Funding from President Biden’s Inflation Reduction ActInvoked by the President’s Use of the Defense Production ActWill Boost U.S. Manufacturing, Create Clean Energy Jobs, Lower Energy Costs, and Improve Public Health Across the Nation 

WASHINGTON, D.C. — As part of President Biden’s Investing in America agenda, the U.S. Department of Energy (DOE) today announced the availability of $63 million to accelerate the growth of domestic manufacturing of residential heat pumps, heat pump water heaters, and other heat pump systems and components. This investment from President Biden’s Inflation Reduction Act—invoked by President Biden’s use of emergency authority on the basis of climate change— utilizes the Defense Production Act (DPA) to increase domestic production of key clean energy technologies, including electric heat pumps. This funding opportunity builds on a successful first round of $169 million in funding to manufacturers of heat pumps and components in November 2023. Electric heat pumps are critical to lowering energy costs for families, reducing the nation’s reliance on fossil fuels, bolstering national security, and tackling the climate crisis. 

“As part of the Biden-Harris Administration’s commitment to address the climate crisis, these Defense Production Act dollars will further amp up domestic heat pump manufacturing to meet increasing consumer excitement, reduce emissions, and create clean energy jobs across the country,” said U.S. Secretary of Energy Jennifer M. Granholm. “President Biden’s Investing in America agenda is working—it’s not only making heating and cooling technology more accessible, but it's also growing high-quality job options for workers in underserved communities and helping supercharge America’s clean energy economy.”

Heat pumps can efficiently provide heating and cooling and hot water for our homes and buildings. Because heat pumps transfer (rather than generate) heat, this technology efficiently provides comfortable temperatures for heating and cooling homes and businesses in all climates, especially when homes are well-insulated. Electric heat pumps reduce greenhouse gas emissions by up to 50% compared to the most efficient condensing gas boilers today, and this percentage could grow to 75% by 2030. Heat pump water heaters can be 2 to 3 times more energy efficient than conventional electric water heaters. Increased use of electric heat pumps, for heating and cooling (space conditioning) and water heating, will help lower energy costs for more American families and businesses and create healthier indoor spaces.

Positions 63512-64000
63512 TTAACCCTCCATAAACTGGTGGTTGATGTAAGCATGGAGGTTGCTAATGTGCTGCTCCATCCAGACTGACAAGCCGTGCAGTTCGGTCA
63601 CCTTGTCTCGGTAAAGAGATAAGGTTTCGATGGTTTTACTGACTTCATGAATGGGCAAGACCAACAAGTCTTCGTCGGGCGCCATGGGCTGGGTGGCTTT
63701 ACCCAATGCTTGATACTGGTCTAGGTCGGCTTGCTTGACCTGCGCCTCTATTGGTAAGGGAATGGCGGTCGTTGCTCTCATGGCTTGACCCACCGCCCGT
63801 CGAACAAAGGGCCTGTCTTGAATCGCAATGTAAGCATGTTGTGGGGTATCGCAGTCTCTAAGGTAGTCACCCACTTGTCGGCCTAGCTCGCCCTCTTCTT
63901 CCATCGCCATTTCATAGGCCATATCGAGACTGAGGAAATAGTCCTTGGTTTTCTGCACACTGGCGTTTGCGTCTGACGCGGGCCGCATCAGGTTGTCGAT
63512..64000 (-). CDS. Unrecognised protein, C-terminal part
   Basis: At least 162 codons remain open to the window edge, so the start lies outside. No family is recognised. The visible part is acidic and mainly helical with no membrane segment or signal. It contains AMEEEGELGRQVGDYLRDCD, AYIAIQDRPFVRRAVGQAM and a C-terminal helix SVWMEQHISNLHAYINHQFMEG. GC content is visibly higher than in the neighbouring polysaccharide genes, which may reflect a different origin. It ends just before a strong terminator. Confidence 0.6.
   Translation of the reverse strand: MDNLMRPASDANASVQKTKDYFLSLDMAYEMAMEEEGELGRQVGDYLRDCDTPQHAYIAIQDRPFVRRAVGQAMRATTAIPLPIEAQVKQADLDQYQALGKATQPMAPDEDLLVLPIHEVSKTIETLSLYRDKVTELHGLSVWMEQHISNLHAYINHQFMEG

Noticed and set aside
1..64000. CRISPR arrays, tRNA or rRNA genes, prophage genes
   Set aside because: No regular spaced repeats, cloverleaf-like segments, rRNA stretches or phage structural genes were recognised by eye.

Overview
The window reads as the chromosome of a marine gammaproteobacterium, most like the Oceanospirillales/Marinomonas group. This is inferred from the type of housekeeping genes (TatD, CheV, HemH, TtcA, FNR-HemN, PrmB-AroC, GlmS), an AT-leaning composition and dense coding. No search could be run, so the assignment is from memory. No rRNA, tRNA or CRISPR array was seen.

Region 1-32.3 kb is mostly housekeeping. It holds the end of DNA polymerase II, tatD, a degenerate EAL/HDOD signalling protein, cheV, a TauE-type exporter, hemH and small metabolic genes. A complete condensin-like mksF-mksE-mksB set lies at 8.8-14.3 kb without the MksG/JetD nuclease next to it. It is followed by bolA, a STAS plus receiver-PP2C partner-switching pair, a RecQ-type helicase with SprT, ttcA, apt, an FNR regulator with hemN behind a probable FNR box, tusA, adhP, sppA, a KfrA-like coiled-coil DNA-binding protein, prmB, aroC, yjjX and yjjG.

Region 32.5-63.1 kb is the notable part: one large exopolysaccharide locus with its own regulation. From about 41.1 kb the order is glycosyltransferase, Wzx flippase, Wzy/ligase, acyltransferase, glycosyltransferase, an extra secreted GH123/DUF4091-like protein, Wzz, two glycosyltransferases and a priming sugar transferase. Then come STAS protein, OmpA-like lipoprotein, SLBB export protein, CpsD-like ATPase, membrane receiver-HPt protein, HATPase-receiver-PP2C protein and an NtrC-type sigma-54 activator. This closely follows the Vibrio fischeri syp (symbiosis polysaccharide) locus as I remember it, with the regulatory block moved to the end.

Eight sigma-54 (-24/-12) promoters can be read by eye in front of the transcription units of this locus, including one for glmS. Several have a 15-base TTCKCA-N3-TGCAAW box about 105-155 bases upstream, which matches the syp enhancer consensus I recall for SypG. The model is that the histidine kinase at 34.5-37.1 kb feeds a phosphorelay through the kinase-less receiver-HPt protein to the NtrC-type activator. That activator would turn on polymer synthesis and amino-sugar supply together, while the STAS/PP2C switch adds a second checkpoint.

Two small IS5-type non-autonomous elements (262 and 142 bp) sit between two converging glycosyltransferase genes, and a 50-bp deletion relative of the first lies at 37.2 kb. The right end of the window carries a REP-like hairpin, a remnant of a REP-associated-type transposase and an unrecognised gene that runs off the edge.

As the U.S. builds the clean energy economy, developing the workforce to support clean energy technologies will be critical. Recognizing this need, the projects under the funding opportunity may propose using a portion of funding to develop the workforce needed to meet the facilities’ new or expanded needs. 

This program also advances the Biden-Harris Administration’s Justice40 Initiative, which sets the goal that 40 percent of the overall benefits of certain Federal climate, clean energy, and other investments flow to disadvantaged communities that are marginalized by underinvestment and overburdened by pollution.

DOE’s authority to utilize the Defense Production Act of 1950 (DPA) to ramp up production of five key clean energy technologies, including electric heat pumps, was announced by President Biden in 2022.  DOE’s Office of Manufacturing and Energy Supply Chains administers DOE’s DPA authority to build a clean energy economy, create good-paying manufacturing jobs, and help families save money on their energy bills. 

Read the full funding opportunity here. An information webinar will be held on February 21, 2024, at 2:00 pm ET, register here.  Concept papers, which are required for all applicants, are due on March 15, 2024, at 5 p.m. ET. Full applications are due on April 29, 2024, at 5 p.m. ET.   

Learn more about the MESC mission to catalyze investments in America’s energy future in support of the re-shoring, skilling, and scaling of U.S. manufacturing across energy supply chains.

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